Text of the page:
Picking Up Skills in Paris

With four weeks of work already done, it is hard to believe that I have made it to the halfway point of my program so quickly. I stayed in Paris this weekend, as I realized that after several fast-paced weeks, it would be good to take some time to relax and get to know the local area a bit more. I can see many differences between my first week and now, both in terms of my familiarity with the city and my level of comfort and confidence at work. My internship has not been without numerous challenges and mistakes, but ultimately, I believe that these events are what contribute most to my overall improvement as a person and as a professional.

I would say that one of the primary soft skills that I have improved the most thus far is communication. Given that my French is not perfect, I must be very deliberate with my word choice and sentence structure, and find multiple ways to explain something or ask a question to ensure that I am understood by my coworkers and clients alike. French culture is also a lot more conducive to the expression of opinions than that of America, which means that I have also honed my abilities to express my professional opinions in a clear, concise, and polite manner to my coworkers. Finally, I have also been able to learn many words and expressions that I would not get the opportunity to learn in class, such as hospitality industry jargon and slang. In classes, we tend to learn a more general set of vocabulary and expressions, meaning that we do not have the time to learn vocabulary specific to a given industry or profession. Thankfully, my coworkers had the patience to teach me this critical new vocabulary, and since I use the new words nearly every day, I have been able to master them. I have also picked up on some slang that is used in less formal situations, as my coworkers and I have conversations between projects, or when there are no clients to help. As a result of improving the soft skill of communication, I can also say that I have improved my hard skill of French proficiency. I am not fluent yet, but I have certainly come a long way already.

French is not the only language in which my communication skills have improved, but English as well. Oftentimes, I will be speaking with clients in English not because it is also their first language, but because it is the only common language between us. I have thus learned how to be more clear and deliberate, and to pause and reflect on what I am saying, even though I see myself as completely fluent in the English language. There have been multiple times where I have had to repeat what I said more slowly, or to come up with a more simple or alternative way of explaining something. This has ultimately allowed me to learn how to express myself in multiple ways, as well as how to ensure the clarity of my message across numerous types of audiences.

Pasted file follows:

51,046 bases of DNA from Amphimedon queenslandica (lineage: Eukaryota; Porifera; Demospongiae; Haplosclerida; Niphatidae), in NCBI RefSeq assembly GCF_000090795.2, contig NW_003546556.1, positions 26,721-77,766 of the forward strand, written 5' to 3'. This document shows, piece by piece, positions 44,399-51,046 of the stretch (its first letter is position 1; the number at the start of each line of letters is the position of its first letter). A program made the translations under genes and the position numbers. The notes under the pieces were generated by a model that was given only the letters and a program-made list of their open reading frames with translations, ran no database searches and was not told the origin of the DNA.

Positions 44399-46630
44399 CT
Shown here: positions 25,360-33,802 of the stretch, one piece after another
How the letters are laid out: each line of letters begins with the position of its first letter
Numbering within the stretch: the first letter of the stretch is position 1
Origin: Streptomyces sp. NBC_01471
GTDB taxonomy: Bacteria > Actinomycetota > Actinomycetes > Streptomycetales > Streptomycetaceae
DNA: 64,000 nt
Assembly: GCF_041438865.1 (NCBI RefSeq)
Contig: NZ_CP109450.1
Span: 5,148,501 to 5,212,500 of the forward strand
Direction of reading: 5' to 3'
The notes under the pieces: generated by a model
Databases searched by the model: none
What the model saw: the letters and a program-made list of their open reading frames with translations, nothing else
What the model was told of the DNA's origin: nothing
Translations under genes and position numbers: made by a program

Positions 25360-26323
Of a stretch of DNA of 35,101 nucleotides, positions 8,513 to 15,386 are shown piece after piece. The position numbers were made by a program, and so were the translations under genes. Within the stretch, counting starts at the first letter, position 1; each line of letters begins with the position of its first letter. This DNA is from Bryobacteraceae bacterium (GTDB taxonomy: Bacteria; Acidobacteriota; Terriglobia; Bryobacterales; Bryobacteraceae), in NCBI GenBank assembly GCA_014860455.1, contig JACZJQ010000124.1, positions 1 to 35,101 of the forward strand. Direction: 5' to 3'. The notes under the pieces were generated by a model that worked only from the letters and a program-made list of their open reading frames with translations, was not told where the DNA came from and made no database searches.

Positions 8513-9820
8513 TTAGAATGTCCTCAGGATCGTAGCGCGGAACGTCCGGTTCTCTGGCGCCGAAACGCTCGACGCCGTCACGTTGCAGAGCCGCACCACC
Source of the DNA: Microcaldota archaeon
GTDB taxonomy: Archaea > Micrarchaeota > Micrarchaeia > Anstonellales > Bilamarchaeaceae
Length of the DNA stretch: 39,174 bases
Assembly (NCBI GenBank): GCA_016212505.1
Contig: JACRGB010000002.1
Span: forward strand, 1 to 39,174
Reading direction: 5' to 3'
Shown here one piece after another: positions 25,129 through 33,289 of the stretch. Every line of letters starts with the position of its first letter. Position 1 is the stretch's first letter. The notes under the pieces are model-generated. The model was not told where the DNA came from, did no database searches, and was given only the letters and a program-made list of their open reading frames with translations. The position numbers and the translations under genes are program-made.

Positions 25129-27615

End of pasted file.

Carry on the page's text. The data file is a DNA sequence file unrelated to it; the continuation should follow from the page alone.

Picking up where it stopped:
I believe that my global experience has provided me with the patience, empathy, and adaptability that are necessary in many cross-cultural situations, especially when working with clients. Being abroad has not always been an easy experience, and I have had plenty of times where French people would get annoyed with my imperfect language skills, or I had to struggle through an interaction in order to be understood. Therefore, I can easily empathize with people from other countries whose English may not be perfect. When working with clients who may struggle a bit with speaking to me in English, I am always patient, and do what I can to help them out. I know from my own experiences how it feels for someone to get annoyed or impatient when you cannot speak their language perfectly, so I make it my goal to ensure that nobody I work with feels pressured or nervous.

In any workplace, communication is one of the most critical soft skills for employees to have, while in a global workplace, the hard skill of knowing other languages is also extremely useful. I am grateful for all of the growth that I have experienced during my program thus far, and I hope to continue to develop my skills as I work towards an international career in the future.

Leave a Reply